Securing U.S. interests while avoiding a war with Iran

Vital U.S. interests in the Middle East are narrow

  1. Preventing significant, long-term disruptions to the global oil supply

  2. Eliminating anti-American terrorists with the capability and intent to attack the U.S.

Minimal U.S. effort is required to protect regional interests and contain Iran

  • There is no threat of a dominant regional power (hegemon) in the Middle East that could substantively disrupt global energy markets; the U.S. could not pacify Iraq after a decade and more than $2 trillion; Iran is far too weak to dominate its neighbors

  • The U.S. should not pick sides in the Middle East’s Sunni and Shiite power struggles; it should not confront Iran or Saudi Arabia on the other’s behalf; U.S. intervention in the region’s civil wars exacerbates and prolongs those conflicts (see Iraq, Syria, and Yemen)

  • Iran’s malign activity is troublesome but not unique—if anything, Gulf states have done more to aid terrorists, particularly radical Sunni jihadis prone to strike the West, like Saudi Arabia’s funding of Wahhabism

  • Anti-American terrorist threats can be confronted through cooperation with local actors, intelligence and domestic security, and if necessary, congressionally-authorized strikes; the U.S. should end “endless wars” and force regional powers (including Iran) to confront its own problems, like local extremists

Assessing the threat from Iran—weak, contained, and of peripheral concern to the U.S.

  • Iran by the numbers—GDP: $454B (the Pentagon’s budget is 50 percent greater than Iran’s entire economy); Population: 81.2M; military spending: $14.5B; active military personnel: 523,000 (including 125,000 IRGC forces)

Metrics for comparing economic, diplomatic, and military power in the Middle East

 
Metrics for comparing economic, diplomatic, and military power in the Middle East.png
 
 
Iran is a middling power, contained by the region’s stronger powers. Saudi Arabia and the UAE cooperate closely, and to a lesser degree, cooperate with Israel and Egypt. Even Turkey has competing interests.

Iran is a middling power, contained by the region’s stronger powers. Saudi Arabia and the UAE cooperate closely, and to a lesser degree, cooperate with Israel and Egypt. Even Turkey has competing interests.

 
  • Conventional power—Iran is a middling power with an aging military checked by other regional powers: Saudi Arabia, Turkey, Egypt, and Israel; these powers often maintain close partnerships (Saudi and UAE) or cooperate when convenient against Iran (Saudi and Israel); Iran’s size, terrain, and resilience make it very costly to attack, but its ability to project power regionally is minimal

  • Supporting extremist groups—Iran’s support for Shiite militias reflects its weakness—it lacks conventional power and must rely on unsavory partners; this is problematic and worth addressing through diplomacy; these local groups do not threaten the U.S. homeland; the greater extremist threat comes from the Gulf states’ support for radical Sunni Islam, like Wahhabism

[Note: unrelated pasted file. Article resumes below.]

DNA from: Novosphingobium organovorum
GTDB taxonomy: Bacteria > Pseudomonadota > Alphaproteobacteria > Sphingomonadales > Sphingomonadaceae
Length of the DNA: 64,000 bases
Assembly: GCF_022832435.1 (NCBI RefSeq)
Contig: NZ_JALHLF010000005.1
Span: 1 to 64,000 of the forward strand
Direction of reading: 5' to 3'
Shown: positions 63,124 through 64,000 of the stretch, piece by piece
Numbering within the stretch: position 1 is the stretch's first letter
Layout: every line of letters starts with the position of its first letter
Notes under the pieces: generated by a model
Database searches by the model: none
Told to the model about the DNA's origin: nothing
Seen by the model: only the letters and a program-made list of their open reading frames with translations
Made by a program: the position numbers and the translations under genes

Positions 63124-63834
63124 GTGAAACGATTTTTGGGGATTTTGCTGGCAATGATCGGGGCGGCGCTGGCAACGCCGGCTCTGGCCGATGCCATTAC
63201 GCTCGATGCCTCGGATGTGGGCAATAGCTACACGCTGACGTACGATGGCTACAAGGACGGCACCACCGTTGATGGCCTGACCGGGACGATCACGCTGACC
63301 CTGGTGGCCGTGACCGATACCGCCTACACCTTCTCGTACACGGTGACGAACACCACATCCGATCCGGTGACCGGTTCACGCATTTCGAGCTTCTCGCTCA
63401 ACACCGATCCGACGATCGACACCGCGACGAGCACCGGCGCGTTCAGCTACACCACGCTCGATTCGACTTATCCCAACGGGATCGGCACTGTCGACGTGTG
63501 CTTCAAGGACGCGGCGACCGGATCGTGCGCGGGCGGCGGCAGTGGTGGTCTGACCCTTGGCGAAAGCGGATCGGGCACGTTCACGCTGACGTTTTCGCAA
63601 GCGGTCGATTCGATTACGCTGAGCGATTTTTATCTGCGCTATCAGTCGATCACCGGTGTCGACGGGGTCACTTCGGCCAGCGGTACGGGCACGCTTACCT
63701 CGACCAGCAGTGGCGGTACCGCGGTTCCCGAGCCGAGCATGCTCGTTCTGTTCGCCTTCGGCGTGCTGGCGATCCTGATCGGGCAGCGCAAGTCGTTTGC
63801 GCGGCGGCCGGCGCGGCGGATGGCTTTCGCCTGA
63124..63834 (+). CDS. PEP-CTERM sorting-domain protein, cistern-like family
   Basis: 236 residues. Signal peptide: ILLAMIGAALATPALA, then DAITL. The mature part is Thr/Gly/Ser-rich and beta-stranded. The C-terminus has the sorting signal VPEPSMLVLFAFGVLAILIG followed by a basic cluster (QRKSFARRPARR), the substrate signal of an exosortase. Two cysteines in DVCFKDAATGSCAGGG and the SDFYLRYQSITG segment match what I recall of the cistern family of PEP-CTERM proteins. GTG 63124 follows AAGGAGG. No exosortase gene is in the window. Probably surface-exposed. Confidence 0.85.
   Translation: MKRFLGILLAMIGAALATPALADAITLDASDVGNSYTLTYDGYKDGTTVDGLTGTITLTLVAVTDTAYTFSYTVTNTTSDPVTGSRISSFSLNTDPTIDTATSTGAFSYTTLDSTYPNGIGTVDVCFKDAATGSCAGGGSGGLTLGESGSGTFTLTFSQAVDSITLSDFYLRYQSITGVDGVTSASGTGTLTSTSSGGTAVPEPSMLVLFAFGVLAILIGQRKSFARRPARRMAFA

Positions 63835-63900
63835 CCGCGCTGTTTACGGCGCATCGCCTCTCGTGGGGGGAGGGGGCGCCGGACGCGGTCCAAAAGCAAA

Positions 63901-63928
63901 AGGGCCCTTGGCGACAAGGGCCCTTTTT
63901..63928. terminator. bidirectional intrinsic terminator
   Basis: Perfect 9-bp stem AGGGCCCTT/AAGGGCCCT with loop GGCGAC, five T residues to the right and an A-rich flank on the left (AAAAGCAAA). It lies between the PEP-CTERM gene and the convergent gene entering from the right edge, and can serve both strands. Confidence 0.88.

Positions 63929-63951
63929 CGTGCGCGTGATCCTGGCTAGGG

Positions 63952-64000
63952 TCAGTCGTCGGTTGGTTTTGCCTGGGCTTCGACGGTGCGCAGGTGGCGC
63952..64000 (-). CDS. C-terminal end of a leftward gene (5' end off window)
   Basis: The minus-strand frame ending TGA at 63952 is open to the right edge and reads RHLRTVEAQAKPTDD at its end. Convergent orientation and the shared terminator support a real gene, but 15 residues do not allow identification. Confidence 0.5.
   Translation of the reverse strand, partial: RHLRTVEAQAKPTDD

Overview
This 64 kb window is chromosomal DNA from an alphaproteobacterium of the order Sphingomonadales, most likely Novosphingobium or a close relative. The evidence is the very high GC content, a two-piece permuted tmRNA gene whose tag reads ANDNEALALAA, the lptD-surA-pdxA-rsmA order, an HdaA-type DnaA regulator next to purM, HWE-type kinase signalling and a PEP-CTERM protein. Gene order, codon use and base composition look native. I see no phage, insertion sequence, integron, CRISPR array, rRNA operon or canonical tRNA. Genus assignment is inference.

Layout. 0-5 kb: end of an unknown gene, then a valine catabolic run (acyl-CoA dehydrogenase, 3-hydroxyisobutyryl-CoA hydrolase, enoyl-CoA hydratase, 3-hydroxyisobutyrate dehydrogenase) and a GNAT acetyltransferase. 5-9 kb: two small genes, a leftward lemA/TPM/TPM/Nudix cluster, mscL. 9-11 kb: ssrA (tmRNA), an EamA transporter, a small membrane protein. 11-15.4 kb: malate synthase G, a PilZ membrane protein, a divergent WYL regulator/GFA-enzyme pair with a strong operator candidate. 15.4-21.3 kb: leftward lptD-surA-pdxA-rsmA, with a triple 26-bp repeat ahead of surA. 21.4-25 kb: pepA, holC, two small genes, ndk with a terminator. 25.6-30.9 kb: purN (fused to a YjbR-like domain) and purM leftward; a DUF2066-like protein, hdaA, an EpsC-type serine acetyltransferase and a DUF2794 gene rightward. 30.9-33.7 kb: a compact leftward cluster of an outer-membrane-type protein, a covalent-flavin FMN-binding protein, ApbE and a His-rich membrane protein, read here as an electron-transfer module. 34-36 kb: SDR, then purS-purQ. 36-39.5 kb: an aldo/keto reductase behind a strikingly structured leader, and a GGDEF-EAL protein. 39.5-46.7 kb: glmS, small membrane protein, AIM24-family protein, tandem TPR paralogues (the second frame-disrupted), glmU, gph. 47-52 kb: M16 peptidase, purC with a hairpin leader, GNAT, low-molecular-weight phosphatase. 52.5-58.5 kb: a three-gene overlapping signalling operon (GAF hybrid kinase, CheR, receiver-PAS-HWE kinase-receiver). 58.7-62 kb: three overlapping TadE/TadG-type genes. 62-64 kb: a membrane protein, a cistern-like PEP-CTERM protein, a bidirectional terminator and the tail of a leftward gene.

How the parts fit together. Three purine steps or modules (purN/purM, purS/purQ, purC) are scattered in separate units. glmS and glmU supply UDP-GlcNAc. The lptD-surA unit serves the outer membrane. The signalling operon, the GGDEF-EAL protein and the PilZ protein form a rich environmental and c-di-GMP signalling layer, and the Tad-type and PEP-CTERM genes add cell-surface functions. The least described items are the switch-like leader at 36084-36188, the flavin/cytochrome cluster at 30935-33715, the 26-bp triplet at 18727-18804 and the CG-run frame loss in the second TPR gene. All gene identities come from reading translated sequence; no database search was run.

• Malign behavior—Iran’s behavior abroad is bad but not unique among other powers in the region—its rival Saudi Arabia forcibly detained Lebanon’s prime minister; killed a dissident journalist abroad for opposing the regime; launched a prolonged bombing campaign in Yemen, fostering a humanitarian crisis; and carries out domestic repression comparable to, if not worse than, Iran’s

  • Nuclear weapons development—Negotiating a deal that fundamentally improves on the concessions Iran made in the JCPOA seems out of the question given current policy and the climate of mistrust; even if Iran stops its compliance and restarts nuclear weapons development, a preventive war would harm U.S. interests; in that case, military intervention is only justified to pre-empt an imminent attack, not to destroy Iran’s nuclear capability; the U.S. can deter Iran indefinitely, like it has China and Russia

  • Oil—Iran possesses 10 percent of the world’s oil reserves—enough to be a market force but nowhere near enough to manipulate its price; Iran has neither capability nor intent to seize oil fields elsewhere; it could, however, disrupt oil production and transportation region-wide if attacked (current U.S. policy is to reduce Iranian oil exports to zero, which is also a threat to global supply)

Four myths driving Washington’s hostility toward Iran

  1. Myth: The Middle East is of vital strategic importance to the U.S. and requires a permanent military ground presence to manage

    • The Middle East was more strategically important during the Cold War because of U.S. reliance on the region’s oil and the perceived threat of Soviet hegemony (U.S.-Saudi ties hedged against this); today, the region is less central to global energy supply

    • Power in the Middle East is diffused among several nations; none can dominate the region, let alone Iran, which has shown no interest in territorial acquisition and lacks the capability; Israel, the greatest regional military power by far, can easily defend against any Iranian aggression

    • Political instability is a challenge but not one best managed with U.S. ground forces; Washington’s regime-change policies and military occupations have led to more violence and conflict, not less, at great human and economic cost to Americans

  2. Myth: The U.S. cannot coexist with Iran as long as it’s led by “the Mullahs”